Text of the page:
Carlos Correa’s top priority is getting the Astros back to the World Series, so while the star shortstop’s free agency will be a hot topic once the season is over, Correa doesn’t want his 2021 campaign to end any time soon. However, Correa did address his pending trip to the open market while speaking with NBC Sports Chicago’s Gordon Wittenmyer, and seemed to hint that a reunion in Houston seems unlikely.
The two sides had talks about an extension last spring, with the Astros reportedly floating offers of six years/$120M and five years/$125M. Even at the time, however, Correa had a dim view of how serious the Astros were, saying “there were not really any negotiations,” and that the Astros “made it clear to me they don’t believe in long contracts, they don’t believe in big contracts.”
In his more recent remarks, Correa again addressed those preseason contract talks, saying “It was like, ’Take it or leave it; this is what we’ve got.’ And now my value has gone up. If they didn’t want to meet my price in spring training, now that I led the league in [Baseball Reference] WAR at 7.2 and I’m in the playoffs helping the team, I don’t know if they’ll meet my price now.”
Earlier this week, Houston owner Jim Crane said that he feels his team still has “a chance” to retain Correa, and that the Astros will “definitely be in the mix” with the shortstop’s other suitors. The Astros haven’t signed a contract longer than five years during Crane’s tenure, and while the owner indicated that “things can change” on that front, Correa seems to have his eye on a much longer commitment.
Correa celebrated his 27th birthday only a few weeks ago, making him a rare top-tier free agent who is hitting the market at a younger age. “A lot of people don’t believe in 10-year contracts and in long-term deals and all that. But when you look at most of the 10-year contracts they’ve been giving out, the long-term deals, they’re players that are 31, 30, 32,” the shortstop noted. “I’m going to be 27 on my first year. I’m young, I’m healthy, and I perform. So we’ll see what happens.”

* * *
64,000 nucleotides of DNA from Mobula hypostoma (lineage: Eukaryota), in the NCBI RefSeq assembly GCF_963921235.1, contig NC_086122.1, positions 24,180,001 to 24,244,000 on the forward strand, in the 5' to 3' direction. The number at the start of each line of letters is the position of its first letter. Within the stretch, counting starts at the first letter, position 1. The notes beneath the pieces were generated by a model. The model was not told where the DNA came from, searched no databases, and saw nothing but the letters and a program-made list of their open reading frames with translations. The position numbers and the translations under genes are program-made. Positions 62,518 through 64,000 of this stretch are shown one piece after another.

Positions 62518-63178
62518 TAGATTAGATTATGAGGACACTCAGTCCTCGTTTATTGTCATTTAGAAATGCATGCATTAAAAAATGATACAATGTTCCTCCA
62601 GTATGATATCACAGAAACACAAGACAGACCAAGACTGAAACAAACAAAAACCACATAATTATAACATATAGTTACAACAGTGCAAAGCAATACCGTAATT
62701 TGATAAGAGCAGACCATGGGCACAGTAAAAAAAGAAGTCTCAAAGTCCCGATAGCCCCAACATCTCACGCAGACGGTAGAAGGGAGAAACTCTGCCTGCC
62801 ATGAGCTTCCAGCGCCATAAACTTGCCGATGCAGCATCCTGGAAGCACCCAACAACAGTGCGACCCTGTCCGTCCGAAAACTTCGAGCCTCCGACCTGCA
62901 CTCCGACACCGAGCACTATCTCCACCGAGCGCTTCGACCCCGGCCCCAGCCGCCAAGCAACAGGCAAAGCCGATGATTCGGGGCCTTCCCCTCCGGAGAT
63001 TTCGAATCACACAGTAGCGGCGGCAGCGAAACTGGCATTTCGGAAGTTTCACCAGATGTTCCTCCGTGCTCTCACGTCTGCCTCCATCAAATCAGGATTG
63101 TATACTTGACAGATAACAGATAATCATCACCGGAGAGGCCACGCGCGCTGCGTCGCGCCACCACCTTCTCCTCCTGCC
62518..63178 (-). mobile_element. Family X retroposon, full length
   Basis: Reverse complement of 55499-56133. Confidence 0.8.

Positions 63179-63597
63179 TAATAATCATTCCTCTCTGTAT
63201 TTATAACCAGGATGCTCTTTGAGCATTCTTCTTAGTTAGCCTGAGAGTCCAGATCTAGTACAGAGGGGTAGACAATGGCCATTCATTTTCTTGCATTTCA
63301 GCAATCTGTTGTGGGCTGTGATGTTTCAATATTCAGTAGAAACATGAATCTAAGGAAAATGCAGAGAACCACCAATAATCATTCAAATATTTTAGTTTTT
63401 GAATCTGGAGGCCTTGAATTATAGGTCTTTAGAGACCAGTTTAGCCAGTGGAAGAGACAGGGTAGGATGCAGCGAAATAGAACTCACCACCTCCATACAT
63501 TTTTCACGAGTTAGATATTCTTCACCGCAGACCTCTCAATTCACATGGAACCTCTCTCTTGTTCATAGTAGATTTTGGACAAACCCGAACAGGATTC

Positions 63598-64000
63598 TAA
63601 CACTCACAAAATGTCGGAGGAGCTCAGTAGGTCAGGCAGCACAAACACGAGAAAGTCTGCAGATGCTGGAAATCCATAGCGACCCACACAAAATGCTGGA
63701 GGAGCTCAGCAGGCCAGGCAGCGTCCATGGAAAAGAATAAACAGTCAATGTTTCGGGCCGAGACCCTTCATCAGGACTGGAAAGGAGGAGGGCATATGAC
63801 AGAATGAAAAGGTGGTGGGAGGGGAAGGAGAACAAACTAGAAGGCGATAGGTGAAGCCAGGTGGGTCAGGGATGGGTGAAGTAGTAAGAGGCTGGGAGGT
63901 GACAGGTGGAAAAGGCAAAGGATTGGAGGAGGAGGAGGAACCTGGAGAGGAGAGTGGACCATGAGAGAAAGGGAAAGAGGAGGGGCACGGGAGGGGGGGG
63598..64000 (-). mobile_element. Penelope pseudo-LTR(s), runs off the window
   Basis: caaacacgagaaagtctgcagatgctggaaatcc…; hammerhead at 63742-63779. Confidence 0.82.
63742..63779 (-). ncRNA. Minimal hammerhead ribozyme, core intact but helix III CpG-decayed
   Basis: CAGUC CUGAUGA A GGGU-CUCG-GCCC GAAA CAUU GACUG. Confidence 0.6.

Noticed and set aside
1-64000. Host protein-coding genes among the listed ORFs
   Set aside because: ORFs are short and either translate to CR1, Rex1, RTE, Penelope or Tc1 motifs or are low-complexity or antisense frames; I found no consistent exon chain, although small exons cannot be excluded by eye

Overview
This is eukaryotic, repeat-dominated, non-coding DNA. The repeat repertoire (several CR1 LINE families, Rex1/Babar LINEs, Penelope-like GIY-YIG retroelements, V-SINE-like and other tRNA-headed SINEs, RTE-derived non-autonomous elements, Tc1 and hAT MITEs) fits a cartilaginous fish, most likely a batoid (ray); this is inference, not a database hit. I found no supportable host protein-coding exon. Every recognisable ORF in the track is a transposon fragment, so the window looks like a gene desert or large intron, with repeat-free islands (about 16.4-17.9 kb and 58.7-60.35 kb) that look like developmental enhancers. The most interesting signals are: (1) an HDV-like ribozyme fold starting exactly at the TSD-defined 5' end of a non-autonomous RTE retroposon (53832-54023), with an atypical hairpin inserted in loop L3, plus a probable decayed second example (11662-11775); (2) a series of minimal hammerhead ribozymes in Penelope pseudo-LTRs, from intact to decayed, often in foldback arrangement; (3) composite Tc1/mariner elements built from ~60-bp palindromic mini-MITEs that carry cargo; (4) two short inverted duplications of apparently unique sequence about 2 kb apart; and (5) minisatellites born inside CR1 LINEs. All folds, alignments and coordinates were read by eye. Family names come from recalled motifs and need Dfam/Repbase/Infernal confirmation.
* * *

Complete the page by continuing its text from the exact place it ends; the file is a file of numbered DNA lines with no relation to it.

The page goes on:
While another championship ring would perfectly cap things off for Correa, 2021 has already been an excellent platform year for the impending free agent. Shohei Ohtani was technically the overall bWAR leader due to his unique two-way contributions, but as Correa noted, the shortstop did indeed lead all regular position players in bWAR while hitting .279/.366/.485 with 26 home runs over 640 plate appearances. That also marks his highest number of PA since 2016, as Correa avoided the injuries have hampered him for the previous four years and missed only a week due to a stint on the COVID-related injury list.
Between his youth, All-Star production, and possibly with some doubts silenced about his durability, Correa projects as arguably the top free agent on the market this winter, let alone the top option in a loaded class of shortstops. In addition to his offensive numbers, Correa pointed out that he also led all players in defensive bWAR (2.9) in 2021, “so when you talk about shortstops that can do both things at an elite level, I think you should mention my name.”
While it remains to be seen just how high the bidding will get, Correa stressed that “I want to win. Money’s great and everything, but I don’t want to be miserable in the clubhouse, losing every day.” Wittenmyer’s piece was written through the lens of Correa as a potential fit with the Cubs, so the fact that the Cubs are coming off a losing season and may have more rebuilding to do might rule them out as a legitimate contender to sign Correa this winter. For what it’s worth, Correa did talk glowingly about a pre-draft workout at Wrigley Field in 2012, though the Cubs never got a chance to pick Correa since the Astros quickly pounced on him as the first overall selection.